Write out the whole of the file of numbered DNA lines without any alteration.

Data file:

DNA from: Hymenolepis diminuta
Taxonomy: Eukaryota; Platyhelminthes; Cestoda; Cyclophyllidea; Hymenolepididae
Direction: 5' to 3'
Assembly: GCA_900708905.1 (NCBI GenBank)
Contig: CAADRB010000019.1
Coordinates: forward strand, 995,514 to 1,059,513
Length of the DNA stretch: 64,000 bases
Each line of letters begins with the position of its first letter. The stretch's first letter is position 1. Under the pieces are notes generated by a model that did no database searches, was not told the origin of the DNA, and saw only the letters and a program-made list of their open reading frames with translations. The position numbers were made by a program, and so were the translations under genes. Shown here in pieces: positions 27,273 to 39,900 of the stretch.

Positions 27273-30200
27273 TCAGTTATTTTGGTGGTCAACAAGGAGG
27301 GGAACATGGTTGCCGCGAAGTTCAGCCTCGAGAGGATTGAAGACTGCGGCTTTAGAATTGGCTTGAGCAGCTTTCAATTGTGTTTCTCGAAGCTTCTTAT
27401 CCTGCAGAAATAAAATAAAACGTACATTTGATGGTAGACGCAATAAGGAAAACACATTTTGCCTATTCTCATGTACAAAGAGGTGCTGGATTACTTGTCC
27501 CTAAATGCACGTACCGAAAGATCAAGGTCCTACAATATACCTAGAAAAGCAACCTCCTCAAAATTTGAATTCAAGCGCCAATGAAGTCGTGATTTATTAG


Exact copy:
DNA from: Hymenolepis diminuta
Taxonomy: Eukaryota; Platyhelminthes; Cestoda; Cyclophyllidea; Hymenolepididae
Direction: 5' to 3'
Assembly: GCA_900708905.1 (NCBI GenBank)
Contig: CAADRB010000019.1
Coordinates: forward strand, 995,514 to 1,059,513
Length of the DNA stretch: 64,000 bases
Each line of letters begins with the position of its first letter. The stretch's first letter is position 1. Under the pieces are notes generated by a model that did no database searches, was not told the origin of the DNA, and saw only the letters and a program-made list of their open reading frames with translations. The position numbers were made by a program, and so were the translations under genes. Shown here in pieces: positions 27,273 to 39,900 of the stretch.

Positions 27273-30200
27273 TCAGTTATTTTGGTGGTCAACAAGGAGG
27301 GGAACATGGTTGCCGCGAAGTTCAGCCTCGAGAGGATTGAAGACTGCGGCTTTAGAATTGGCTTGAGCAGCTTTCAATTGTGTTTCTCGAAGCTTCTTAT
27401 CCTGCAGAAATAAAATAAAACGTACATTTGATGGTAGACGCAATAAGGAAAACACATTTTGCCTATTCTCATGTACAAAGAGGTGCTGGATTACTTGTCC
27501 CTAAATGCACGTACCGAAAGATCAAGGTCCTACAATATACCTAGAAAAGCAACCTCCTCAAAATTTGAATTCAAGCGCCAATGAAGTCGTGATTTATTAG